Against moral absolutism: Surveillance and disclosure after snowden

Research output: Contribution to journalArticle

Abstract

Now that the uproar provoked by the disclosure of the National Security Agency's (NSA) surveillance programs has lessened, and the main protagonists, Edward Snowden and Glenn Greenwald, have had a chance to make the case for their actions, we are in a position to evaluate whether their disclosure and publication of communications intelligence was justified. To this end, this essay starts by clarifying the history, rationale, and efficacy of communications surveillance. Following this I weigh the arguments against surveillance, focusing in particular on the countervailing value of privacy. Next I explain why state secrecy makes it difficult for citizens and lawmakers to assess the balance that officials are striking between security and privacy. Finally, I turn to consider whether the confounding nature of state secrecy justifies Snowden's and Greenwald's actions. I conclude that their actions are unjustified because they treat privacy and transparency as trumps. Consequently, their actions embody a moral absolutism that disrespects the norms and procedures central to a constitutional democracy.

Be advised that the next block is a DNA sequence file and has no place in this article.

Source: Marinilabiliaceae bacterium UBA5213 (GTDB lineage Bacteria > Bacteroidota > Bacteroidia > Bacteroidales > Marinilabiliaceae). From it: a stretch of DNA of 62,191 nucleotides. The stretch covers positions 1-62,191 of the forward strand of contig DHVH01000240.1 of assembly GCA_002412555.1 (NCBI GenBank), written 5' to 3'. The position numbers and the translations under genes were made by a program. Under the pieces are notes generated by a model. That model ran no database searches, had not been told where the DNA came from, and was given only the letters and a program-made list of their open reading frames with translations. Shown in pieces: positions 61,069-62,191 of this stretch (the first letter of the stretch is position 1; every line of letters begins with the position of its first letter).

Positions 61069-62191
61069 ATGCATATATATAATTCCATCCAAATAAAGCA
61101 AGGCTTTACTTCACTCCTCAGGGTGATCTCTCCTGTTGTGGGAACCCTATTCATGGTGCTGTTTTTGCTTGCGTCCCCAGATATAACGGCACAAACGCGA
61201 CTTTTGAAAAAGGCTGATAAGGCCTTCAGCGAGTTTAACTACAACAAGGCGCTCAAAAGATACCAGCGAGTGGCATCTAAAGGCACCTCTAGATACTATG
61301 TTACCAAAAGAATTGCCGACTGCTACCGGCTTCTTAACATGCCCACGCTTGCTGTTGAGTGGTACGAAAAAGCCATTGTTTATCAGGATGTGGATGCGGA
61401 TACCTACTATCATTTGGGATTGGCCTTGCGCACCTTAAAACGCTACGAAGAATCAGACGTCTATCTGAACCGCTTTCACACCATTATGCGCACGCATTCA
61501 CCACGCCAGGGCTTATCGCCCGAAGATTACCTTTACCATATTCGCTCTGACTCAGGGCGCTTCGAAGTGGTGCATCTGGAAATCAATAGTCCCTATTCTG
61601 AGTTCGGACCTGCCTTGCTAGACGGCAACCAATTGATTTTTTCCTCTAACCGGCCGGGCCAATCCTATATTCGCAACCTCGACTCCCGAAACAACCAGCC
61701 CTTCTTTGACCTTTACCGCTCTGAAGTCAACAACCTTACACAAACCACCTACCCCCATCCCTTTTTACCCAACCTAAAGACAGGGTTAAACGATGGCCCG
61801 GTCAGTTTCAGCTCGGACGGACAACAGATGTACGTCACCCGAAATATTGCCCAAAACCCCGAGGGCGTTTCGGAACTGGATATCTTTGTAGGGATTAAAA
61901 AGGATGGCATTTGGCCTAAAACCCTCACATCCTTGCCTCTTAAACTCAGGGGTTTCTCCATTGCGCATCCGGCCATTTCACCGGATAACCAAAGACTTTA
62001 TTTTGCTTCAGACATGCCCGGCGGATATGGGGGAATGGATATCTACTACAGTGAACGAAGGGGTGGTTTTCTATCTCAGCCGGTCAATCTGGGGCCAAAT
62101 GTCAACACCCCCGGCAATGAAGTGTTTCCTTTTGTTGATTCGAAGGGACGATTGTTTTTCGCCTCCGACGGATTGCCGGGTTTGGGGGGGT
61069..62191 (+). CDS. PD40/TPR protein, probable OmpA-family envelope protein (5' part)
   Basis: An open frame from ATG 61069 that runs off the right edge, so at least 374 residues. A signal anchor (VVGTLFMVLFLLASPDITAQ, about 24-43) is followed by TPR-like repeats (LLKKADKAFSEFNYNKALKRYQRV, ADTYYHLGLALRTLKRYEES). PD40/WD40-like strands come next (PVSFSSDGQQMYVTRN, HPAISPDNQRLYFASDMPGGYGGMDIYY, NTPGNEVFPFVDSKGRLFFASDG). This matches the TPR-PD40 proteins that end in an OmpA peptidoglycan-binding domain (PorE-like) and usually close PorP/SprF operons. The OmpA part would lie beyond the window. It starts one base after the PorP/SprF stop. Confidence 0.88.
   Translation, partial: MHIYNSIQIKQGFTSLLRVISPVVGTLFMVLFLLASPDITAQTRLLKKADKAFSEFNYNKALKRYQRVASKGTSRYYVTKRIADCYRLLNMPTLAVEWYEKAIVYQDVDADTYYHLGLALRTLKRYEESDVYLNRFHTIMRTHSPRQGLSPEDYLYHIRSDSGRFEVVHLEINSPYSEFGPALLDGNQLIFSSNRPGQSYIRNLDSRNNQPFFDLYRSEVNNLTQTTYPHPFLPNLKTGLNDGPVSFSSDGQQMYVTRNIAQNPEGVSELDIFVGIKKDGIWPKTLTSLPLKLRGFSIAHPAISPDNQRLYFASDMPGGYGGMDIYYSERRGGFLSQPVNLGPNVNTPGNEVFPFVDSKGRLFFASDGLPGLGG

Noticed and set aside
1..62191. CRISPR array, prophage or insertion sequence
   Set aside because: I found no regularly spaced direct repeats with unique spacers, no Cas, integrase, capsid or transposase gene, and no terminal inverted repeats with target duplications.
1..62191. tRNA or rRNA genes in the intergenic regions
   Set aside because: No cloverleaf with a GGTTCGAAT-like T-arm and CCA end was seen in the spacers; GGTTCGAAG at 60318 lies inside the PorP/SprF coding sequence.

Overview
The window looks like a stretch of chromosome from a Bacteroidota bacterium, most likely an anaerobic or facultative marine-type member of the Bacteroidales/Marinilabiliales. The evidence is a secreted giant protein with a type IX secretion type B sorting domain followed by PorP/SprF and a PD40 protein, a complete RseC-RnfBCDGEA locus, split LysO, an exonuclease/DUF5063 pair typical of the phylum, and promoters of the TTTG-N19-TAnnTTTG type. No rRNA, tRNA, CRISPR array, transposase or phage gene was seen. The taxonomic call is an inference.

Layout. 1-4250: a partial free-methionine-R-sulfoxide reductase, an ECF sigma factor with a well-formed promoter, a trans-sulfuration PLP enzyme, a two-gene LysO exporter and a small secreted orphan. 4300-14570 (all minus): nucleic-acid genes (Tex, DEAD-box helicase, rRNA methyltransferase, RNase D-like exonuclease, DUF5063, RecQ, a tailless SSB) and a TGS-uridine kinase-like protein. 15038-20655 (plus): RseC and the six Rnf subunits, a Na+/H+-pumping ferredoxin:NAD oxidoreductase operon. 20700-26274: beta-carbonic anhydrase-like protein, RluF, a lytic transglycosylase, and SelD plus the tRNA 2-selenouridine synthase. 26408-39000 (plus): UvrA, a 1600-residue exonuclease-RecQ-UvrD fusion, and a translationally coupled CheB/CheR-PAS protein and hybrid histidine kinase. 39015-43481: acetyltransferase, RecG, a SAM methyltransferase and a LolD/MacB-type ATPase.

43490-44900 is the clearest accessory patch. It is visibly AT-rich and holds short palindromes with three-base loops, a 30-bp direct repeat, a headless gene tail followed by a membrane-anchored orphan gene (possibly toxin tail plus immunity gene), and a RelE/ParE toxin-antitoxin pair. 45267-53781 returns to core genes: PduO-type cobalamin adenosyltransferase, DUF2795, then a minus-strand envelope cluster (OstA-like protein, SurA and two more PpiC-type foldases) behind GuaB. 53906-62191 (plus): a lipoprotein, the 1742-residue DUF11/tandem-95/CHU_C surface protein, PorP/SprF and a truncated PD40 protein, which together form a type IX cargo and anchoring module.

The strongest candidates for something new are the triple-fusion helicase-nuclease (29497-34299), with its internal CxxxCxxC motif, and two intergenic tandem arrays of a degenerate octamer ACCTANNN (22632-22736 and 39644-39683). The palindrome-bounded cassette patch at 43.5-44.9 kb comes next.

Original languageEnglish (US)
Pages (from-to)145-159
Number of pages15
JournalEthics and International Affairs
Volume29
Issue number2
DOIs
StatePublished - Jan 1 2015

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absolutism
privacy
surveillance
secrecy
communications
national security
transparency
intelligence
democracy
citizen
history
Absolutism
Surveillance
Disclosure
Values
Privacy
Communication
Secrecy

ASJC Scopus subject areas

  • Philosophy
  • Political Science and International Relations

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Against moral absolutism : Surveillance and disclosure after snowden. / Sagar, Rahul.

In: Ethics and International Affairs, Vol. 29, No. 2, 01.01.2015, p. 145-159.

Research output: Contribution to journalArticle

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